By Julie Swanson
Louise, who’s worked in the hospitality industry for 10 years, says she’s seen “servers come to the restaurant while sick, serve tables, throw up in the bathroom, wash their hands and continue serving.” Louise, who has been working for 10 years in the hospitality industry in Virginia, lives in the Richmond area but declined to be identified by her real name to avoid jeopardizing her job. .
Louise said kitchen and wait staff are forced to choose between working while sick or losing a day’s pay and falling behind on bills. These workers didn’t want to go to work sick. Some risk losing their job if they take a sick day. National studies reveal 80 percent of those without paid sick days are low-wage workers, such as servers and cooks. Louise has suffered from this reality for her entire career, “I have never had a position in the hospitality industry where I’ve had paid sick days, including management positions.”
In Virginia, the situation is dire. More than 1.2 million workers in the commonwealth have no paid sick days. With the threat of the flu season and the spread of the coronavirus, Virginia is facing a public health emergency. Restaurant, childcare and home health workers are in direct contact with the public. When they go to work sick, they spread germs to some of our most vulnerable residents. “A sick restaurant worker is like Typhoid Mary. When one worker comes to work sick, the next day several of us are sick,” said Louise.
National statistics back up Louise’s experience: more than 80 percent of food service workers have no paid sick days and 20 percent of them have gone to work while vomiting or with diarrhea. The Center for Disease Control reports that 50 percent of norovirus outbreaks can be traced back to food service workers and the spread of the H1N1 virus could have been slowed if more workers had access to paid sick days.
Louise wants Virginia legislators to take action and pass laws to require employers to offer paid sick days for all workers. “Restaurant workers should not be going to work sick,” she warned. “You are serving people food, talking to people and always on your feet, so you are getting sicker and making other people sick.”
The Virginia Interfaith Center for Public Policy supports two bills, SB481 sponsored by Sen. Barbara Favola, D-Arlington, with Sen. Bill Stanley, R-Franklin, as chief co-patron and HB898, sponsored by Del. Elizabeth Guzman, D Prince William, with Del. Joshua Cole, D-Fredericksburg, and Del. Mark Sickles, D-Fairfax, as chief co-patrons. These bills require Virginia businesses with 15 or more employees to provide their workers with up to 40 hours (five days) of paid sick time per year.
Businesses with fewer than 15 employees are required to provide up to 16 hours of unpaid sick time. Workers earn the hours at a rate of one hour for every 30 hours worked. The bills also ensure that workers can’t be fired or punished for taking a sick day or a few hours off to see the doctor during the workday instead of going to an emergency room after hours.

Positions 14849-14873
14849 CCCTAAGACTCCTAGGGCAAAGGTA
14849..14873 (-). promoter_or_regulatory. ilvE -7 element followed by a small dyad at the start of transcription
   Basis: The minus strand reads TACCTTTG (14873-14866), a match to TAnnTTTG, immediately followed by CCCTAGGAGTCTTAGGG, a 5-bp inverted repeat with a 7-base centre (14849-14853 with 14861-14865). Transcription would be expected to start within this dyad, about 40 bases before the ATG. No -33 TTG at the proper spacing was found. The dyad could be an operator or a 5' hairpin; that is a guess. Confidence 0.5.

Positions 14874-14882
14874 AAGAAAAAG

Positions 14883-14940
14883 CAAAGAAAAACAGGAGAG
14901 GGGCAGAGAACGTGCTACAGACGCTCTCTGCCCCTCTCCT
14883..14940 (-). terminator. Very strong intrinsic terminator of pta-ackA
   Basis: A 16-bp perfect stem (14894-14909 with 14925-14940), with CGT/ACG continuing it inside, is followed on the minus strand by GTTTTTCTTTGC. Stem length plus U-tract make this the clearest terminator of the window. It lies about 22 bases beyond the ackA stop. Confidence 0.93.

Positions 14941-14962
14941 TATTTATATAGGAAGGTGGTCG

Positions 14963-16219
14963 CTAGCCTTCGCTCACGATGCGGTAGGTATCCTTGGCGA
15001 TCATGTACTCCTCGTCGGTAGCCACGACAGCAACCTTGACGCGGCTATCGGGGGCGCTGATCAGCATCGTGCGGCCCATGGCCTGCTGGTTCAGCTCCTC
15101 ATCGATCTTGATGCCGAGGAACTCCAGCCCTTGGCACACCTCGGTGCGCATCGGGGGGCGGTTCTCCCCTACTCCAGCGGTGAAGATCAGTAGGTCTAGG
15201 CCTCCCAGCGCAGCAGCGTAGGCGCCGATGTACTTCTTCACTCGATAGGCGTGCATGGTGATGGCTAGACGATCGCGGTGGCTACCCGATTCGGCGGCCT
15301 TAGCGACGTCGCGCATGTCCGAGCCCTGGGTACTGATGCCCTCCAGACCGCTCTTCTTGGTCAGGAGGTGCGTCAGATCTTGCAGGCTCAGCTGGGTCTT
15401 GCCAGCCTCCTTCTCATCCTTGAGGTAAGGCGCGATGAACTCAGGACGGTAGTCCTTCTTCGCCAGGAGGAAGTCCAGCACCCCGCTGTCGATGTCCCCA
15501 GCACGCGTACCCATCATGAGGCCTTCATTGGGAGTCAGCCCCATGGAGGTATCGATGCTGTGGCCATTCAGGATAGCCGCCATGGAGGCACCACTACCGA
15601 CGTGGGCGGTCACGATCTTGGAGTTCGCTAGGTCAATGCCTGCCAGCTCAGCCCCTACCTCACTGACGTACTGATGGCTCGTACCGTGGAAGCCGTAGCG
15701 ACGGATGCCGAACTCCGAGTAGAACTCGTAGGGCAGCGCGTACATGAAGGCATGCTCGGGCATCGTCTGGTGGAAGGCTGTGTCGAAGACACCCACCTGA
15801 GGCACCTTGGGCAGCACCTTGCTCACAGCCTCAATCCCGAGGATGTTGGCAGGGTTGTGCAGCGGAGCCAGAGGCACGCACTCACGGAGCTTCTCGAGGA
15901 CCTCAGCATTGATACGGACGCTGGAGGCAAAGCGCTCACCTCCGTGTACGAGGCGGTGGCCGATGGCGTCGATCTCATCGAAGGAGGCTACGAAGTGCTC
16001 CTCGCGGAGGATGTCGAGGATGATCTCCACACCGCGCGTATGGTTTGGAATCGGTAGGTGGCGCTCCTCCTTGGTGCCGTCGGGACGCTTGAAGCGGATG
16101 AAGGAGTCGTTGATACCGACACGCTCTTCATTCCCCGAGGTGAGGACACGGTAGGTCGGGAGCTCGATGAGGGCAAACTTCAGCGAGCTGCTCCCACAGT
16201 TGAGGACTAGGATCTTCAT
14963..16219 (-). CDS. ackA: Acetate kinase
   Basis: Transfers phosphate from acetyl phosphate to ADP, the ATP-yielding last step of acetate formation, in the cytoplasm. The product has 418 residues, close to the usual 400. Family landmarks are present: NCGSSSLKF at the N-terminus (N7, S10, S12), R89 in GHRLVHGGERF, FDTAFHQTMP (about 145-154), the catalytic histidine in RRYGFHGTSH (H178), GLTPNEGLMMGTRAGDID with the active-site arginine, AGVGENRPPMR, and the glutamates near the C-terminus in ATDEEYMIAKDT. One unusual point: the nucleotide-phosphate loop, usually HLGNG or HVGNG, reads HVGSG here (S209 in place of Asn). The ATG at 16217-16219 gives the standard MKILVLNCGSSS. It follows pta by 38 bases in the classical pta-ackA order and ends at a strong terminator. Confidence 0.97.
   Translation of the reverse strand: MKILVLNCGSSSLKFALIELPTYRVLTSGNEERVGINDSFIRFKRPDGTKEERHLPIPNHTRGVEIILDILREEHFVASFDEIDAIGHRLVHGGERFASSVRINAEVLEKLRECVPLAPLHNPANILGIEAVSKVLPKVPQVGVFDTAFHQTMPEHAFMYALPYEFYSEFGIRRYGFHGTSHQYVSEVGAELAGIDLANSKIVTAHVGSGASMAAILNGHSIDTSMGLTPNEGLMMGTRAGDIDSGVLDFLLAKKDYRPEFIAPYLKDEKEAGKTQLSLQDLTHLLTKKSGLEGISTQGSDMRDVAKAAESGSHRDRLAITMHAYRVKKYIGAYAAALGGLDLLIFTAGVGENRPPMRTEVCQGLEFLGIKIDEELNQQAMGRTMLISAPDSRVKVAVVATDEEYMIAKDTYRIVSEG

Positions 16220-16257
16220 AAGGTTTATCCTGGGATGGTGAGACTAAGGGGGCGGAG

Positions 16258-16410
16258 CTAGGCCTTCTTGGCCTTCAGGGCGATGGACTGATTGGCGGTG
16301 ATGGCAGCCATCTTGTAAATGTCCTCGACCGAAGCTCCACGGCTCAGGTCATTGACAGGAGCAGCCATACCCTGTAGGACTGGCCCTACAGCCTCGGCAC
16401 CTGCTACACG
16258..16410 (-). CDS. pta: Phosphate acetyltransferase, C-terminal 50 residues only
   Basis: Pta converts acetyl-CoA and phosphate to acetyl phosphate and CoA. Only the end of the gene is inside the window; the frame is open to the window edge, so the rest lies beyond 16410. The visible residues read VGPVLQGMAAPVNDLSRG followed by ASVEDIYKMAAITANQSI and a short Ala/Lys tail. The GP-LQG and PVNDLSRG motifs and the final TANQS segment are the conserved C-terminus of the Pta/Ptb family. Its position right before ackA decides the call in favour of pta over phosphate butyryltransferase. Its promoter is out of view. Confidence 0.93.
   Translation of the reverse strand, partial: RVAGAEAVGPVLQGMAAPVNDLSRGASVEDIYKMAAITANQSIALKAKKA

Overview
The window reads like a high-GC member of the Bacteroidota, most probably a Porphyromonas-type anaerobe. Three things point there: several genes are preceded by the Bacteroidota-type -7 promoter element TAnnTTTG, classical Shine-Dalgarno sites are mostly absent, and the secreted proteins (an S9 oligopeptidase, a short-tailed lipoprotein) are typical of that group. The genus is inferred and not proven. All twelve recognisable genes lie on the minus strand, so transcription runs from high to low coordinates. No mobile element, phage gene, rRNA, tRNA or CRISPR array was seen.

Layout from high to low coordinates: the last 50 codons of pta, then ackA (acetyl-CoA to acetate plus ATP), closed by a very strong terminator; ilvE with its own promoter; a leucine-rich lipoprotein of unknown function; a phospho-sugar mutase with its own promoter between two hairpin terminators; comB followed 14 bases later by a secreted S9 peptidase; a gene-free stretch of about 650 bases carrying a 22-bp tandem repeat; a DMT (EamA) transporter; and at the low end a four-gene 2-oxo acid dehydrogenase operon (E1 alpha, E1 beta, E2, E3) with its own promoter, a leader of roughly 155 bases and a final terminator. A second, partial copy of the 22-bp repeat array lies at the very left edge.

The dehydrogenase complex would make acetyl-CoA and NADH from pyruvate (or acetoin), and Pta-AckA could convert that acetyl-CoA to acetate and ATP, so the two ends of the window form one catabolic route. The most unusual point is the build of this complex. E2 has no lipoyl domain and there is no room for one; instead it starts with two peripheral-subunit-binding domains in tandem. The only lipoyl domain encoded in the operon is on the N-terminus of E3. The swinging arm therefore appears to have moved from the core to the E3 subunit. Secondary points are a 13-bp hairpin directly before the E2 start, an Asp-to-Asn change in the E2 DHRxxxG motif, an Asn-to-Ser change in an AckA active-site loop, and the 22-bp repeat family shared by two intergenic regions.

By exempting businesses with fewer than 15 employees from paying for sick time, only four-fifths of Virginia businesses have to offer unpaid time – which decreases the burden on small businesses.
The proposal has drawn widespread support from faith leaders and advocates across Virginia. More than 1,200 faith leaders signed a statement of support, thousands of faith-based activists have made calls and visited with legislators and the United Methodist Women made the issue a statewide advocacy priority. It’s time for Virginia to join the 145 industrialized countries and the 13 states and more than 20 municipalities in the U.S. that have paid sick day standards.
We all get sick. We all need paid sick days. Although we hope all workers will eventually have paid sick days, the proposed bills are a good first step that would help at least 600,000 Virginia workers get paid sick days and approximately another 600,000 get unpaid sick time. All these workers could take a sick day or a few hours to see the doctor without the fear of losing their jobs.
Creating a paid sick day law will help restaurant workers, owners, and patrons. It will help teachers who must care for sick children sent to school and patients cared for by homecare workers. Creating a sick day standard in Virginia is good for business, workers and its good public policy. The bills are moving through the General Assembly and will likely go to the floor this week.
As the former president and CEO of Lutheran Family Services of Virginia I know the importance of providing paid time off or sick days to staff. At LFSVA staff provided important services to individuals with disabilities and students. If we had not offered paid time off, they would have had no choice but to show up sick or lose pay. Their paycheck was just too important to cover living and family costs and yet the very people they were serving would have been at risk. Showing up sick at work isn’t right or good for anyone.
Let’s protect workers like Louise and all Virginians by passing a paid sick day law.
Julie Swanson is board chair of the Virginia Interfaith Center for Public Policy and former president and CEO of Lutheran Family Services of Virginia.